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Galun
2nd December 2007, 02:12 PM
This is an off-topic question which might get an on-topic one later in case I'm able to build a plugin.

I'm looking for ideas on the following problem:

Imagine there is a piece of flat cloth in space along x and z axis. Above there are several boxes and to keep it simple let's say there bottom surface is as well on x and z axis.
Now I want to stick the cloth to the bottom surface of the boxes - one after one so that the cloth surface is split and contains all the vertices of the bottom surfaces. The corners of the cloth should remain where they are so that it spans from its original corner points to the corner points of the bottom surfaces. That way a kind of terrain is built between the boxes and the former flat cloth (plane) gets a mesh (preferrably a trimesh).
I tried with splitting the triangle below the vertices but that way you end up with deep "canions" on some edges as in some cases you have to disregard one edge (i.e split an edge not a triangle) but I haven't found a way to programmatically find the correct one.

BTW: I would like to use such a function to pre-build a terrain inside a city and the boxes are the buildings and other items which should stick to the ground.
After that step it could be smoothed and altered.

Any ideas how to do that?

lisa
2nd December 2007, 06:45 PM
I *think* I follow you, but please call me out if I'm not understanding correctly. You have a random collection of objects at various random elevations ("buildings"). You have a quad definining a region that surrounds all of the objects; you want to turn this quad into a terrain patch. You may (or may not) have a heightfield representing the ground elevations that you want to combine with the buildings, the idea being that you have a terrain with flat spots where the buildings go.

If I were implementing this, instead of carving your mesh I might suggest a depth-buffer based approach followed by generating a regular mesh from the depth buffer. It's a little more straight-forward to calculate, and better yet, it can be accomplished in hardware if you are so inclined.

[I'm going to break the rest of my explanation up into multiple posts, since you can only have a couple of pictures per post, and this will make a lot more sense if I illustrate it.]

lisa
2nd December 2007, 06:51 PM
Step 1:
Generate an isometric projection from the bounds of your desired terrain patch at the minimum elevation of the ground. i.e. So the camera view frustum is pointing up from below at the ground.

lisa
2nd December 2007, 06:58 PM
Step 2:
Render your building elevations to a depth map. i.e. You want to save the z-buffer from your render to a texture.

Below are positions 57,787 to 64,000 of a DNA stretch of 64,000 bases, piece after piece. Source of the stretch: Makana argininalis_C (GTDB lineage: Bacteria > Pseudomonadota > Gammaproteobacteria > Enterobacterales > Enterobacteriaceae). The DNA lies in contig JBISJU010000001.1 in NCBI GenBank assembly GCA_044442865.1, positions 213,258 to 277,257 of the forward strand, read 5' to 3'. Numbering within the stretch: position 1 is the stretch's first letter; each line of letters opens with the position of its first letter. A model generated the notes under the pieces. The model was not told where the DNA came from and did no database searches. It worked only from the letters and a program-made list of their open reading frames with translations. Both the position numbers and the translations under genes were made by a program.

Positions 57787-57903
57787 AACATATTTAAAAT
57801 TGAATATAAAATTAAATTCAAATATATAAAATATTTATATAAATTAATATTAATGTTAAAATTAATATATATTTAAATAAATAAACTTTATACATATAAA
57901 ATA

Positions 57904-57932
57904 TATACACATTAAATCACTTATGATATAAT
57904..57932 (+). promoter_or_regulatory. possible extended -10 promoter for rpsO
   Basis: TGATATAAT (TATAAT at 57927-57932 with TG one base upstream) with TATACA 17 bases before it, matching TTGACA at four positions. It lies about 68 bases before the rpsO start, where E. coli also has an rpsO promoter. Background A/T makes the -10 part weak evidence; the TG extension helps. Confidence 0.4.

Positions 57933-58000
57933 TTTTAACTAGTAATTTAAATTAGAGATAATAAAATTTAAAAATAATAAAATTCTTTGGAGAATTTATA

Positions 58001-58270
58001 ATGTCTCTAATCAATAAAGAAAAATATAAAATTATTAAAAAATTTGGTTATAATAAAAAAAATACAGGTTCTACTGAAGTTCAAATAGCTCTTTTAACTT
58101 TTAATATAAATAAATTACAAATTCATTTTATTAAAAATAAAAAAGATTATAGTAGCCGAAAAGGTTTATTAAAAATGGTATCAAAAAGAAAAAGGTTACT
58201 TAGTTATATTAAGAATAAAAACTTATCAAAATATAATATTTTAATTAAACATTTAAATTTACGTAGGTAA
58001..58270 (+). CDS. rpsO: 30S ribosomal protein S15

If you google "shadow mapping" you can find lots of sample code to learn how to do that.

lisa
2nd December 2007, 07:03 PM
Step 3: (first image)
Blur the depth texture you created. You may need to add the texture to itself to increase the strength; the goal is to have an area outside each building also marked at the same depth.

Step 4: (second image)
Also render a mask texture representing the buildings. If you are doing this in hardware, render to the stencil buffer at the same time as you render your depth texture. Then render a black and white quad combining them with the stencil buffer to create the mask texture.

Using the same basic method as step 3, blur the mask texture also.

lisa
2nd December 2007, 07:07 PM
Step 5:
Using the mask texture you rendered, combine the blurred depth texture you rendered with your terrain heightmap.

first image: This shows the terrain heightmap you want to combine. These are randomly generated from a perlin noise function or whatever floats your boat.

second image: This is the terrain heightmap combined with the building depth texture using the mask texture.

Optionally, you can smooth the resulting image to make it look better or whatever you want to do after the images are merged.

lisa
2nd December 2007, 07:14 PM
Step 6:
Use your resulting image as a heightfield, sampling it at regular intervals to generate the terrain geometry.

If you want to, you can collapse faces based on angle to reduce the number of vertices, or any other optimizations you want to make.

There are surely many other ways to go about what you want to do, but this was the first one that came to mind. Hope this helps! :)

Galun
3rd December 2007, 05:56 PM
That's a very cool approach and I'm quite sure it would look very nice.

On the other hand I was thinking about a low-poly solution as a pre-processing step back into AC3D.
I found algorithms to triangulate a surface made from a point cloud e.g. a scanner result but that would be quite some overhead. This needs more regular distances between points so that won't work anyway.

I think I need some way to find neighbor vertices and build triangles. That way I would get a small amount of triangles - hopefully.

lisa
3rd December 2007, 10:36 PM
Have you tried looking at any of the convex hull algorithms? One of those might work.

Galun
9th December 2007, 04:12 PM
I finally decided to go with a Delaunay triangulation using an external Java program.
This reads the .ac file, triangulates a surface that is marked as terrain and writes back to a new .ac file.

Now I think it would be cool to write a plugin that starts a JVM via JNI so that I can get the same result directly in AC3D .. ;)

Andy
10th December 2007, 03:24 AM